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Name Structure

In Estonia, the naming structure reflects the country's cultural heritage and linguistic traditions. Estonians typically have a given name (eesnimi) followed by a family name (perekonnanimi). Given names are often chosen for their meanings and are influenced by Estonian history, nature, and sometimes names popular in other European cultures. Estonian law requires that given names be compatible with the Estonian language and traditions. The family name, inherited and passed down through generations, often indicates an individual's familial or geographical origins. Many Estonian surnames are derived from nature, occupations, or characteristics, with common endings like "-son" (denoting "son of") or "-mäe" (meaning "hill"). In recent times, with increased global influence, there has been some diversification in naming practices, but the traditional Estonian naming conventions remain a significant aspect of national identity, linking individuals to their cultural and historical heritage.

Name Format / Sequence

Given Name(s) | Surname

Estonians have one to three given names followed by a surname (family name), which they typically inherit from their father.


  • Toomas Hendrik Ilves, fourth president of Estonia (male)
  • Lennart Georg Meri, Estonian politician, writer, and film director (male)
  • Kerli Kõiv, Estonian recording artist and songwriter (female)
  • Jaak Jõerüüt, Estonian writer and politician (male)
  • Kristina Šmigun-Vähi, Estonian cross-country skier (female)
  • Arvo Pärt, Estonian composer (male)​
  • Paavo Järvi, Estonian conductor (male)

Given Name

Every Estonian has a given name, usually chosen by their parents. It is permissible to have up to three given names, but one or two is more common. Some Estonians have two names joined by a hyphen (e.g., Eerik-Niiles Kross). Given names are required by law to be gender-specific.

Many given names are Estonian in origin, such as the female name Luule (poetry) and the male name Koit (dawn). Estonian and Finnish are related languages, and many Estonians have names of Finnish origin. Russian names are very common (e.g., Vladimir and Tatjana), as are Estonian versions of foreign names (e.g., Toomas, the Estonian form of Thomas, and Maarja, Estonian for Maria).


  • Andres (male)
  • Indrek (male)
  • Jüri (male)
  • Tõnis (male)
  • Anna (female)
  • Katariina (female)
  • Sirje (female)
  • Tiina (female)


Estonians have one surname (family name). They typically inherit it from their father, but it is permissible to give a child the mother’s surname instead. The most common surnames in Estonia are either of Estonian or Russian origin. Estonian surnames are often the words for occupations (e.g., Sepp means “smith”), topographic features (Mägi means “hill”), or plants or animals (Tamm means “oak,” and Rebane means “fox”). In the 1930s the government launched a nationalist campaign to “Estonianize” personal names, urging people with foreign names to change them to Estonian-language names, and thousands of people did so. For example, the actor Harald Rudolf Klein changed his German name to Ruut Tarmo. Today the Estonian government has a similar campaign to encourage citizens to change foreign surnames to Estonian-sounding ones.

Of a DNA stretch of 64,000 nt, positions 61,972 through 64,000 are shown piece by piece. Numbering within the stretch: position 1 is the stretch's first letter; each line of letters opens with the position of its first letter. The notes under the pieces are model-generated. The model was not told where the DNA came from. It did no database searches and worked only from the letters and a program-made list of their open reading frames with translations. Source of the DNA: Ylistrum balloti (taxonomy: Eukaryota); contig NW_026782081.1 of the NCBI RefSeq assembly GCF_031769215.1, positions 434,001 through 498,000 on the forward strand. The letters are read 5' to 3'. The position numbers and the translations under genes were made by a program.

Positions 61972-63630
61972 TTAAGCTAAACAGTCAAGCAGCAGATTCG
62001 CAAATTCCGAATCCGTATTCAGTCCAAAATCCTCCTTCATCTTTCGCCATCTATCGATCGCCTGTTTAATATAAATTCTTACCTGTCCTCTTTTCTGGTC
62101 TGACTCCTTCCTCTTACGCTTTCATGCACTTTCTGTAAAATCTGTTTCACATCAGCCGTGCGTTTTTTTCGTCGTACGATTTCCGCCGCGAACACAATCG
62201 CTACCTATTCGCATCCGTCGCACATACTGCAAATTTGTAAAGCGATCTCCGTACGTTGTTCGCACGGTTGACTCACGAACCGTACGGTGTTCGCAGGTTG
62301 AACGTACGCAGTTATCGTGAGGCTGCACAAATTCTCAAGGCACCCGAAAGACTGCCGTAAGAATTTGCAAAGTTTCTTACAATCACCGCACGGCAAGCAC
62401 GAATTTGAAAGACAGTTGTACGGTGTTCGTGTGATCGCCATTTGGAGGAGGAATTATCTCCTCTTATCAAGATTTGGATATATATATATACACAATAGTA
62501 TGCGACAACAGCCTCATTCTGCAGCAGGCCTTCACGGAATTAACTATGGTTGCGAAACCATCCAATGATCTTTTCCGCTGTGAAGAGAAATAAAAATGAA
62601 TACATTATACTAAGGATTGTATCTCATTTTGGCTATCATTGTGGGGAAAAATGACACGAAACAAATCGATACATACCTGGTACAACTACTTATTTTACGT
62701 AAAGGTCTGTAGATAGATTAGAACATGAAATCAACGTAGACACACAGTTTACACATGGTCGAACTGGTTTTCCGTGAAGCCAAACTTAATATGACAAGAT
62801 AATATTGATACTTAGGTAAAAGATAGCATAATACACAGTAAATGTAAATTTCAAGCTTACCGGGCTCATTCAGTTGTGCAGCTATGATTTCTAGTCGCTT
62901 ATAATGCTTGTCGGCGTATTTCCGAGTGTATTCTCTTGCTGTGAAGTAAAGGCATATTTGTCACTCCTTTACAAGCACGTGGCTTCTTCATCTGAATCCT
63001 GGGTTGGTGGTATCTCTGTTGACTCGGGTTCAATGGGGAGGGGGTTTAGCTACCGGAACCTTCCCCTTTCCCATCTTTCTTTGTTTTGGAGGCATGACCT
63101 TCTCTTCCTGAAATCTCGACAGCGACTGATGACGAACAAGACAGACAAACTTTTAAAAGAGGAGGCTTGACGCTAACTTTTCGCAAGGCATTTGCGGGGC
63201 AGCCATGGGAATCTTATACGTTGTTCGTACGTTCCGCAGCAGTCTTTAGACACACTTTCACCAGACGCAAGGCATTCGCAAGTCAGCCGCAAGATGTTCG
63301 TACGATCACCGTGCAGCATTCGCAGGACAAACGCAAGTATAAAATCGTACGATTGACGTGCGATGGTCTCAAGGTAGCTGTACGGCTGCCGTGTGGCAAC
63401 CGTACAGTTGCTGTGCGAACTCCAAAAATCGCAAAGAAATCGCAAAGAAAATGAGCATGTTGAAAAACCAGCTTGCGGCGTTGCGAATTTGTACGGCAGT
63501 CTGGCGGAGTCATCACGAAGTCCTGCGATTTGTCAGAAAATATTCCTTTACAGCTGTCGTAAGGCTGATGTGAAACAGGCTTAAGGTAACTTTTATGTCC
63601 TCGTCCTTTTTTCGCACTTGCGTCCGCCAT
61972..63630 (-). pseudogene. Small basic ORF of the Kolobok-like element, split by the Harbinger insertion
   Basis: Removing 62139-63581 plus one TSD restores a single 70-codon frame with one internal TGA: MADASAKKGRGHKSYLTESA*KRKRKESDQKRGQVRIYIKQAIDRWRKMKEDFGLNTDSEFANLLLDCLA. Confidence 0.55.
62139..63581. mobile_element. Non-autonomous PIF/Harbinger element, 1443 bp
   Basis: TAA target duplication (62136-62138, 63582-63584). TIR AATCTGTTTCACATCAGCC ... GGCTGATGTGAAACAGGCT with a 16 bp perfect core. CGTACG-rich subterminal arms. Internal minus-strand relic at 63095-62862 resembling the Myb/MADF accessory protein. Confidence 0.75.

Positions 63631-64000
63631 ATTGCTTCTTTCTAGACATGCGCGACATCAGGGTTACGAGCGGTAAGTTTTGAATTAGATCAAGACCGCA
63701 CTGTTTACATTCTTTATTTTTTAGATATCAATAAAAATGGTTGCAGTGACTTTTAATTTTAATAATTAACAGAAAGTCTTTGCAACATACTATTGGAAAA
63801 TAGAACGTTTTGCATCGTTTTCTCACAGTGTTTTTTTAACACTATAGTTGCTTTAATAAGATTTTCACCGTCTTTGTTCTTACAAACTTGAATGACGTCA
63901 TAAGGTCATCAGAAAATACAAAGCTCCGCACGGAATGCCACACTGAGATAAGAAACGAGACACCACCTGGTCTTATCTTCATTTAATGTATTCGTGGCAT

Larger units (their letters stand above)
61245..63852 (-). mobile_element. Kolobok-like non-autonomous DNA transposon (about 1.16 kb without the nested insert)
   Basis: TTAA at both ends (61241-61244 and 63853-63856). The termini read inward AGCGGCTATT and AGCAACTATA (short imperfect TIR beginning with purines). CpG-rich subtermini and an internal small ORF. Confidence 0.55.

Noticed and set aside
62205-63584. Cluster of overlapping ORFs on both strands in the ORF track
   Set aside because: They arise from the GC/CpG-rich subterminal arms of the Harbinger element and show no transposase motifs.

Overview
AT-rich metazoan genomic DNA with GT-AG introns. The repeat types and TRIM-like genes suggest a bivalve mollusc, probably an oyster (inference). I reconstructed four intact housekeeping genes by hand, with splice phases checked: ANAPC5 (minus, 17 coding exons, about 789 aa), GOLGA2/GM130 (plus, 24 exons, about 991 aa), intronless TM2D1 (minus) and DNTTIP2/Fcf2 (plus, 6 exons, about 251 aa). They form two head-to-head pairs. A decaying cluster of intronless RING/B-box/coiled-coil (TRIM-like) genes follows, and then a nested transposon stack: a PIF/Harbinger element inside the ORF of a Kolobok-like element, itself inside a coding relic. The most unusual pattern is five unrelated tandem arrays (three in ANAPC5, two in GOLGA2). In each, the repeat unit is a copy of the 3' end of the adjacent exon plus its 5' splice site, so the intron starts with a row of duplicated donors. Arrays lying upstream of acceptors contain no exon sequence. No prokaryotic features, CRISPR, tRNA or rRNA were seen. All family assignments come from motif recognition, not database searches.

• Ivanov
  • Tamm
  • Saar
  • Sepp
  • Mägi
  • Ilves
  • Rebane
  • Koppel

Married / Maiden Name

Married women in Estonia typically replace their surname with that of their husband, but many choose to keep their maiden name. Another popular option is to add the husband’s surname after the wife’s, joining the two with a hyphen. For example, when Kristina Šmigun married Kristjan-Thor Vähi, she changed her name to Kristina Šmigun-Vähi. It is also permissible (but still not common) for the husband to take the wife’s surname, or for both spouses to take a hyphenated double surname.

Diminutives / Nicknames

Diminutives are popular among friends and family in Estonia. They are typically formed by adding the suffixes -ke or -kene to a given name; Eevi would be called Eevike or Eevikene, and Peeter would be Peetrike or Peetrikene. Given names are also commonly shortened to nicknames (e.g., Peeter could be known as Peet).


  • Andres becomes Andi, Ando, Andro, Andu, Anti (male)
  • Toomas becomes Tommi, Toom (male)
  • Eliisabet becomes Eliise, Liis, Liisa, Liisi, Liisu (female)
  • Katariina becomes Kaia, Kaisa, Kaja, Kati, Riina, Triinu (female)

Forms of Address / Honorifics / Titles

Estonians use given names among friends, family, and coworkers of the same age or rank. Upon first introduction, or in more formal settings, the honorifics Härra (Mr.), Proua (Mrs./Ms.), or Preili (Miss) are used, followed by the person’s surname. A professional title may also be used with a person’s surname. For instance, a professor named Tiina Sepp could be addressed either as Proua Sepp or Professor Sepp. She may also be addressed as Proua Professor (Ms. Professor). Other professional titles include Doktor (Doctor) and Direktor (Director). The term Preili, traditionally used for an unmarried woman, is falling out of favor, and many women prefer to be called Proua, regardless of their marital status.


  • Härra Sepp (Mr. Sepp)
  • Doktor Sepp (Doctor Sepp)
  • Proua Ilves (Mrs. Ilves)
  • Direktor Ilves (Director Ilves)
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